Waging Culture 2017 Demographics 1: First Language, Regions, and Age Demographics
There’s a reason to include all three of these together: in our 2012 survey, we had the feeling that we had undersampled Francophone artists, specifically in Quebec, and oversampled young artists in Toronto. While our numbers certainly showed a skewing away from the demographics of the general population, there is no way to verify if this is indeed an accurate divergence from the norm or if it is an artifact of our sampling technique (a sampling error). After all, if we already knew the make-up of our study population, well, we wouldn’t have to do the study in the first place!
A methodological aside: there are not a lot of artists in Quebec outside of Montreal, and the accuracy of such a small subsample is going to be lower than in the metropolitan areas of the country (Montreal, Toronto, and Vancouver). For that matter, the same holds true for the Atlantic region, the Prairies, BC outside of Vancouver, and the Territories. Thus, we tend to restrict subsampling of geographic areas, and any other relatively small subsample, concentrating instead on the areas that have larger pools of respondents. In other words, the sampling errors induced through the small sample size of, say, the Atlantic is reduced when considered as part of a larger conglomeration, such as in our breakdown of the three main metropolitan conglomerations and then a catchall for all non-metro areas.
To return to our question of potential undersampling in our 2012 iteration of the survey, our suspicions were nevertheless raised when we realized that we had as many Anglophone artists in Quebec as Francophones. This ratio appears to have righted itself in the 2016 numbers, and our Montreal numbers appear to be more believable as well. As a whole, on a national scale, in 2016 Francophone artists are now about 20% of our sample, which reflects the percentage in both the Canadian labour force and in the general population.
Through all three iterations of the survey, artists whose first language is neither English nor French (to use the ever-useful term from Quebec, Allophones) have been consistently half what might be expected from the labour force surveys. This does not suggest to us that we have consistently undersampled Allophones, however, as this pattern is mirrored in the underrepresentation of racialized artists, which will be discussed in a later post.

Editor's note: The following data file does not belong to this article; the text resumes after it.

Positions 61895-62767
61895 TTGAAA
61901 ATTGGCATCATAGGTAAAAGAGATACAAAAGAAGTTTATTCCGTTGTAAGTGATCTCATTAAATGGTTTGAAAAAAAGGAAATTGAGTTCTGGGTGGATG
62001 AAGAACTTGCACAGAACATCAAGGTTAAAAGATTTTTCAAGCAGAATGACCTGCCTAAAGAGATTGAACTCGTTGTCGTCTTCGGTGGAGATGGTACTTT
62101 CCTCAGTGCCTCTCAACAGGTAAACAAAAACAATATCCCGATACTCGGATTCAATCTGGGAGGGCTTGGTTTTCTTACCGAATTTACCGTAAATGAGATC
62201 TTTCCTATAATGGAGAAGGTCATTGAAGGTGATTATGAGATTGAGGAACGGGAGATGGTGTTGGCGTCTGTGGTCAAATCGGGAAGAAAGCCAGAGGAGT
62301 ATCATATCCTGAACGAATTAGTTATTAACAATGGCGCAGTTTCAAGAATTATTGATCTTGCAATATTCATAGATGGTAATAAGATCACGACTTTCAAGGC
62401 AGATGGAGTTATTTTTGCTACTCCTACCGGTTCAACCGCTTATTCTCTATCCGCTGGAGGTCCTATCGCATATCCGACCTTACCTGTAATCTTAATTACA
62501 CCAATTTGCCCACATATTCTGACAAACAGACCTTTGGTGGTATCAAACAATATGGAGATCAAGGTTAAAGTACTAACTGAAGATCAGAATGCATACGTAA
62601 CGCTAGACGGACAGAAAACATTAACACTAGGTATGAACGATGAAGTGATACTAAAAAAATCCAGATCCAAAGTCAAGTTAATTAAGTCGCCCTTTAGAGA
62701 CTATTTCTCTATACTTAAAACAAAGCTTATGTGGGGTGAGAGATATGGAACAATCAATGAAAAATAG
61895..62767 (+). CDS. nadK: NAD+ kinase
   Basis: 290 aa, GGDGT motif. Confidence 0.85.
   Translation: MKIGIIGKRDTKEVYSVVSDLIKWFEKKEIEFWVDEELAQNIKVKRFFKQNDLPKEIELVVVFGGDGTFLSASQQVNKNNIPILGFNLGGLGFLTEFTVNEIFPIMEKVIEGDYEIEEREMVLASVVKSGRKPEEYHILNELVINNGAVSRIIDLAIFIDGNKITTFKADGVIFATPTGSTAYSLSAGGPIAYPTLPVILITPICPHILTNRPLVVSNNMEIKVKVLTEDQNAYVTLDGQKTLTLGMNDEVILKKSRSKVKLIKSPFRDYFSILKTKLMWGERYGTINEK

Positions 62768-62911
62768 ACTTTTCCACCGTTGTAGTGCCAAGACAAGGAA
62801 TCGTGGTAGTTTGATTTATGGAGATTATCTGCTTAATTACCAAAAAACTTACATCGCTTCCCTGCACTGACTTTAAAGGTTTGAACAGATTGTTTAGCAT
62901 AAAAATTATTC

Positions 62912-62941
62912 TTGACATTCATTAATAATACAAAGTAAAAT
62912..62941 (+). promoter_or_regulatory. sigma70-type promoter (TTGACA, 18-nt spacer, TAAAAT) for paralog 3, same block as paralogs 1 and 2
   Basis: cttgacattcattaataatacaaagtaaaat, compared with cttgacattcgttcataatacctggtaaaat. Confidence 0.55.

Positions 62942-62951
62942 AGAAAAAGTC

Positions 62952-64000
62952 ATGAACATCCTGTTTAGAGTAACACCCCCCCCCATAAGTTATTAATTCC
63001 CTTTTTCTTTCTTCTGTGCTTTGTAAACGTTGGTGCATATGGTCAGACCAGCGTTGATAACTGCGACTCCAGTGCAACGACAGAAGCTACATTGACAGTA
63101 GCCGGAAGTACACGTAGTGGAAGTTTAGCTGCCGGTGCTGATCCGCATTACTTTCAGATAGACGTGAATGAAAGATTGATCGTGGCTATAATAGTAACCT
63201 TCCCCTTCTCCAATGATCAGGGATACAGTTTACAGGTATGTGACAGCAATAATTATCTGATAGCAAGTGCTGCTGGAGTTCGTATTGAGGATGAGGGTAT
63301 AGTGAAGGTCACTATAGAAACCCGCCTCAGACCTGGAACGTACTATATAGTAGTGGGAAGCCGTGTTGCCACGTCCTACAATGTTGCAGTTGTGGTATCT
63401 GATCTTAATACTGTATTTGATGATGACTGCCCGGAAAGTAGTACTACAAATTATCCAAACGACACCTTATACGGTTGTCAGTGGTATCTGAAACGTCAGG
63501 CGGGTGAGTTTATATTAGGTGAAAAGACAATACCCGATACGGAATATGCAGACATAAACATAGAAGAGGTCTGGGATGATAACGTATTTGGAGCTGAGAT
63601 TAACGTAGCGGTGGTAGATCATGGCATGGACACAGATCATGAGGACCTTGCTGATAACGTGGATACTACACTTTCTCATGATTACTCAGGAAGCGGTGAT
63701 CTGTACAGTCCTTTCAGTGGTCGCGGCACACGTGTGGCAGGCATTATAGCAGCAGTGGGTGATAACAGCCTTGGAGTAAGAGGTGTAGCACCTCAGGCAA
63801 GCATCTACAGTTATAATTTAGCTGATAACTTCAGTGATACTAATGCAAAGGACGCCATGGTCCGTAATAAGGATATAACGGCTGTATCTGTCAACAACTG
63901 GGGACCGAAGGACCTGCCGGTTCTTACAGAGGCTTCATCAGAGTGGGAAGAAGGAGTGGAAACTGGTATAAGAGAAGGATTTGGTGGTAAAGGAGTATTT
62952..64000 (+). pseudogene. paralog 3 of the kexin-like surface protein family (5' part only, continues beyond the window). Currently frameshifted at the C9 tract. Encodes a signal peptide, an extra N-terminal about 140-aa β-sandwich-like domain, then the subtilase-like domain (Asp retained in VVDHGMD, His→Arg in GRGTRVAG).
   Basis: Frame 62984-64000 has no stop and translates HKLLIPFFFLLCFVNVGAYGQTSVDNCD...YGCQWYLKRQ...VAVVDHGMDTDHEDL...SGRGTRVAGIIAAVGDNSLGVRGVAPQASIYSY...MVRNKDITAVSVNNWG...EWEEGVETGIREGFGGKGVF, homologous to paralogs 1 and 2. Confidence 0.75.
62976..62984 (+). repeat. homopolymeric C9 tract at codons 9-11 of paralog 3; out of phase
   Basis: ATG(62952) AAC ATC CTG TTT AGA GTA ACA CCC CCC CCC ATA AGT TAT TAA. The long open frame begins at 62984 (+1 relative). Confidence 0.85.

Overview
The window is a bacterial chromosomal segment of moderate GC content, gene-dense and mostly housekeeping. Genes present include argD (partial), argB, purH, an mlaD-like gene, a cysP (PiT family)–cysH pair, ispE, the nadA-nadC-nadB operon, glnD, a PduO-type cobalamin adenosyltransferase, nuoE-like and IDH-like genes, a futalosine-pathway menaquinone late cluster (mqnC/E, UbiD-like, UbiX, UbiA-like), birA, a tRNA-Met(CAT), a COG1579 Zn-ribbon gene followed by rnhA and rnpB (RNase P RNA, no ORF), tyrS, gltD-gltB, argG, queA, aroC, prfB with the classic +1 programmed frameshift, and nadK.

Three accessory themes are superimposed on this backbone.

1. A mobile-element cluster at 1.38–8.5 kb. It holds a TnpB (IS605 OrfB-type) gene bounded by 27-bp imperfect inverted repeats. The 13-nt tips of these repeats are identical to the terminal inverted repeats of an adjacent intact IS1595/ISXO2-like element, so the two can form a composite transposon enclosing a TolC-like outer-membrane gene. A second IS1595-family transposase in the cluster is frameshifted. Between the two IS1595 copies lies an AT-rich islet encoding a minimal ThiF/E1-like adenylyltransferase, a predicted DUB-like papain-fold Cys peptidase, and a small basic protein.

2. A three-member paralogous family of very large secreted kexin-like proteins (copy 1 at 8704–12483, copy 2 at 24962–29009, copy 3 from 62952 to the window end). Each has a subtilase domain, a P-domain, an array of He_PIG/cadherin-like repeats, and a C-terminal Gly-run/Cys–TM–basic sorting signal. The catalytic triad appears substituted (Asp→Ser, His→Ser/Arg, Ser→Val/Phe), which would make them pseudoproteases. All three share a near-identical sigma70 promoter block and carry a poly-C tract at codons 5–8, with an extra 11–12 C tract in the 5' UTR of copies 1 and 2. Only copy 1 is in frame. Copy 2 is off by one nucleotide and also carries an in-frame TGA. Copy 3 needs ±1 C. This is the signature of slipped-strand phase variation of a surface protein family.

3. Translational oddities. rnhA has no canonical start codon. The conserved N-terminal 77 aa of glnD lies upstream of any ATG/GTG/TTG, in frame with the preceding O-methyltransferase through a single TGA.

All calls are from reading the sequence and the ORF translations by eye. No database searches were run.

We also saw a huge bump from 2007 to 2012 in Toronto-based responses, along with a jump in artists aged 25 to 34 (e.g., born 1978–87). We had speculated here as well that there was a sampling error, with disproportionate responses from Toronto-based artists in that age range. In 2017, however, we see a jump in artists 35 to 44 (e.g., born 1973–82) as well as a consistent proportion of artists in Toronto. The share of artists in metro regions has dropped, due to a decrease in responses from Montreal and Vancouver. Perhaps our 2012 numbers are more accurate than we assumed, at least with regards to Toronto-based residency. We’re not so sure about Vancouver and Montreal, although anecdotal evidence suggests that both of these cities have been losing artists over the last decade.
As for that demographic surge of artists, if we chart out the year of birth, we do see a significant hike in artists born between 1979 and 1984 in both 2012 and 2017. These years are significant for two reasons: those nearer 1979 would have been finishing their undergraduate degrees during the early 2000 economic recession, and those closer to 1984 would have been finishing their graduate degrees around the 2008 crash. It is generally understood that when there are economic downturns, enrollment and pursuit of sectors like the arts increase, as there is a lower overall opportunity cost of doing so. In other words, when “well-paying” jobs are fewer, the perceived cost of pursuing poorly-paying jobs is lower and so there is more incentive to take on careers that provide intrinsic rewards.
[Footnote 1] The term Visible Minority is used by Statistics Canada, and has been used, since the Employment Equity Act of 1995, based on the Abella Commission of 1984. It represents those who are neither Caucasian nor Indigenous, and lumps together a wide variety of cultures, ethnicities, and identities. As such, it is a contested term, one that can be understood to homogenize a whole range of divergent identities into one simplistic catch-phrase. In particular, the usage of the term minority is one that suggests a pre-existing power dynamic. We have agonized over the use of this term over the years. To break down the category into less broad subcategories would be to subdivide into statistically insignificant subsamples. To ignore the category as a whole would be to ignore the existence of structural racism in Canada today. For this reason, and for the reason that we use it in the survey instrument (and thus are able to compare to similar demographic studies of Statistics Canada), we will continue to use it for analytic purposes. To acknowledge the contested status of the term, however, we will have shifted our vocabulary to refer instead to racialized artists. [For more see: https://www.cbc.ca/news/canada/british-columbia/statcan-modernize-diversity-visible-minority-1.5128288]
This is one of a series of mini-reports on the results of the 2017 Waging Culture survey, a study of the socio-economic conditions faced by Canadian-resident professional visual artists. Supported by the Art Gallery of York University, it is an undertaking of Michael Maranda. This is the third iteration of the survey which was funded by a Supporting Artistic Practice project grant from the Canada Council. Comments and questions may be directed to firstname.lastname@example.org
28 Nov 2019
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